Tuesday, August 30, 2011

Yamada: The Samurai of Ayothaya

Why would anyone, who has considerable resources to create an entrie village of ancient Siam (modern day Thailand), and photograph it so beautifully, hire a bunch of actors who cannot act to save their lives. I am sure, Thailand has it share of talented actors.

This is the major problem with Yamada: The Samurai of Ayothaya, a movie based on history, about the relationship between Thailand and Japan, shot magnificently, and featuring breathtaking action chreography. But all of these come undone as result of the poor acting from the cast. I really don't understand the Thai and Japanese, languages used in the film, but you can feel the awkwardness when the actors speak their lines. To top that, the English subtitle of the copy I saw was atrocious. The subtitle was translated by a Good Samaritan from the Vietnamese version of the film. I actually had to correct the sentences as I read them, which was a distraction, but not more than the bad acting.

The historical tale narrates the story of Yamada, a Japanese spy, trying to find ways to conquer Ayothaya, the capital of Siam. There is a skirmish at his camp, and his boss attempts to kill him after he failed in a mission. As he lay dying, the Siamese soldiers carry him along to their town/village and he is braught back to life. One he is recovered, Yamada finally finds peace in the village, learns the local martial art (making way for some wonderful action choreography), and vowes to protect Ayothaya from the outsiders.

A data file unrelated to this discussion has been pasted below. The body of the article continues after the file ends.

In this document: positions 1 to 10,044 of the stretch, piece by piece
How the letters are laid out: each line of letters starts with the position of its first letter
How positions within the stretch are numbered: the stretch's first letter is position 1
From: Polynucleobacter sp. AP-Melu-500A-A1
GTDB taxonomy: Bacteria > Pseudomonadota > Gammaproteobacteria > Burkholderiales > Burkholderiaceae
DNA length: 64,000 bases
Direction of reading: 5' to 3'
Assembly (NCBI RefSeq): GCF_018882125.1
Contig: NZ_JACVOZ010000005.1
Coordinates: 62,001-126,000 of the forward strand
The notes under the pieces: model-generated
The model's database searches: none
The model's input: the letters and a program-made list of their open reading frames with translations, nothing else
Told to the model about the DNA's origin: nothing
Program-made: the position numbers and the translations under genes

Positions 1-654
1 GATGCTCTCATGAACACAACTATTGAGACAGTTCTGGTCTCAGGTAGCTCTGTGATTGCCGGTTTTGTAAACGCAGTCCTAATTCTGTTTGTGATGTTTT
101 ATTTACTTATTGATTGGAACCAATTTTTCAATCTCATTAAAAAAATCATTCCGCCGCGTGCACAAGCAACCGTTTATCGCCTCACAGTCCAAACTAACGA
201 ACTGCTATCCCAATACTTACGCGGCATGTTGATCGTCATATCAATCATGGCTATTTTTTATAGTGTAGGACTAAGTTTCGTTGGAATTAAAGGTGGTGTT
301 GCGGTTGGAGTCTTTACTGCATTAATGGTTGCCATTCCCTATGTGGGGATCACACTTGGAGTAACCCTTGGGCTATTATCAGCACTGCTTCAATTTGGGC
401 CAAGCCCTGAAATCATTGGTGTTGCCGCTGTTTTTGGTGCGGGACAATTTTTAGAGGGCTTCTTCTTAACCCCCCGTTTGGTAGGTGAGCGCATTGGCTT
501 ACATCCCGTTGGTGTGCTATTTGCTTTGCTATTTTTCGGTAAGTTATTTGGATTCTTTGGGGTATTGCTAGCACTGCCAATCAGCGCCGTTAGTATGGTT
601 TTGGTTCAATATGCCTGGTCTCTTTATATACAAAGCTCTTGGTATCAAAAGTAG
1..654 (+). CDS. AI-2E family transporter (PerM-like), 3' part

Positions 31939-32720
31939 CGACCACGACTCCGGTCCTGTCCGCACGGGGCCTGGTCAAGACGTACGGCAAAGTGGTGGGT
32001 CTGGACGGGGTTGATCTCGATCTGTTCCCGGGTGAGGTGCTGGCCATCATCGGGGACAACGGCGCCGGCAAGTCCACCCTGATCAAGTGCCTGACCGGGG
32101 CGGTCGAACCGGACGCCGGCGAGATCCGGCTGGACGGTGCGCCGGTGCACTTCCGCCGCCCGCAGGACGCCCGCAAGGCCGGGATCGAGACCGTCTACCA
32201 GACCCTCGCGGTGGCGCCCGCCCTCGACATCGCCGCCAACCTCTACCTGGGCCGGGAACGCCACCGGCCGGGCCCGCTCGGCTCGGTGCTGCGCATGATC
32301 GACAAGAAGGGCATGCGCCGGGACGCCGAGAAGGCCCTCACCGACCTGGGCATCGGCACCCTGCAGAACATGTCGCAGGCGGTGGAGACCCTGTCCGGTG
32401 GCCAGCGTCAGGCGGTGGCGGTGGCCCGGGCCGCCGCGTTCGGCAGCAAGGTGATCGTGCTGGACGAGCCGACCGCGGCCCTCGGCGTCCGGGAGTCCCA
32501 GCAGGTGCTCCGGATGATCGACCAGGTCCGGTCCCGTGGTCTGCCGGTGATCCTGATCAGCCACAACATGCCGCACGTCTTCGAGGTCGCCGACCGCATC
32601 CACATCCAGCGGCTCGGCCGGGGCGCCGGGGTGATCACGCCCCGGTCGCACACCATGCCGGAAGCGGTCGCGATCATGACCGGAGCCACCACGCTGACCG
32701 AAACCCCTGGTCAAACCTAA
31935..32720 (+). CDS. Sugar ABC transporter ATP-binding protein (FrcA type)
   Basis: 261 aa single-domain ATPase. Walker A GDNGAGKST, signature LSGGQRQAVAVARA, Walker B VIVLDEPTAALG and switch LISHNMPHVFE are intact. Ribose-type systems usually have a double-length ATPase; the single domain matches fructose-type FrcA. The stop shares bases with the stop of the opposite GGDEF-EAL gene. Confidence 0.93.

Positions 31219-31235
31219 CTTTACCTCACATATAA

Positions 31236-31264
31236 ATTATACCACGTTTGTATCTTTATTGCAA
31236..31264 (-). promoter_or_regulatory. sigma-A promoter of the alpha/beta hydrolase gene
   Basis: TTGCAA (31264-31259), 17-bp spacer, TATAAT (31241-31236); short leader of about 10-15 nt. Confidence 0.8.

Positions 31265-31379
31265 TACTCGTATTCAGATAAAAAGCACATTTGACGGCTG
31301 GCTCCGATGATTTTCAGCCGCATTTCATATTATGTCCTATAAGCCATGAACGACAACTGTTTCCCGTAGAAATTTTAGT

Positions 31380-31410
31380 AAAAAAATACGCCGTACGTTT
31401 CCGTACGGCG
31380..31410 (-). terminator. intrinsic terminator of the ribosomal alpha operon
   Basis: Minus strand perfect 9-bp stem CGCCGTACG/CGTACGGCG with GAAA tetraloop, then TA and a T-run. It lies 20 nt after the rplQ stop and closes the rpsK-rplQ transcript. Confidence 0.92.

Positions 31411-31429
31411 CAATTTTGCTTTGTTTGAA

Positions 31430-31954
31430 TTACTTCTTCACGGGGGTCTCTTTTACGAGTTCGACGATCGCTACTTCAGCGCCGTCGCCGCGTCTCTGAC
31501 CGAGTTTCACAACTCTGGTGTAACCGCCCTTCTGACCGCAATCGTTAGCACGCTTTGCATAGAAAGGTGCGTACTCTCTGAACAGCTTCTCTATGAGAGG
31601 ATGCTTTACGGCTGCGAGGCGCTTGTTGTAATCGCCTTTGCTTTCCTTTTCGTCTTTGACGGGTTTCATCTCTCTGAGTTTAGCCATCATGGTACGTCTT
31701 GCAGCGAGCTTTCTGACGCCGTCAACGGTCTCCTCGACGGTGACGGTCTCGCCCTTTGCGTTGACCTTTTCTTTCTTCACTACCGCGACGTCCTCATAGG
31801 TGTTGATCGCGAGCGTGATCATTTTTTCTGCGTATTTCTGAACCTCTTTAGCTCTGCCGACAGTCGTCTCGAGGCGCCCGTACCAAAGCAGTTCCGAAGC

In the process, he befriends the local warrior leader, and perhaps also falls in love. All these are shot in bright colours, with authentic-looking backdrop and costume. At one point, a young girl gives Yamada the areca nuts and betel leaves to chew, which was very popular in Thailand in those days, and to this day. Such eyes to historical details abounds in the film, and that's why you complain about the bad acting.

You rue the missed opportunity.

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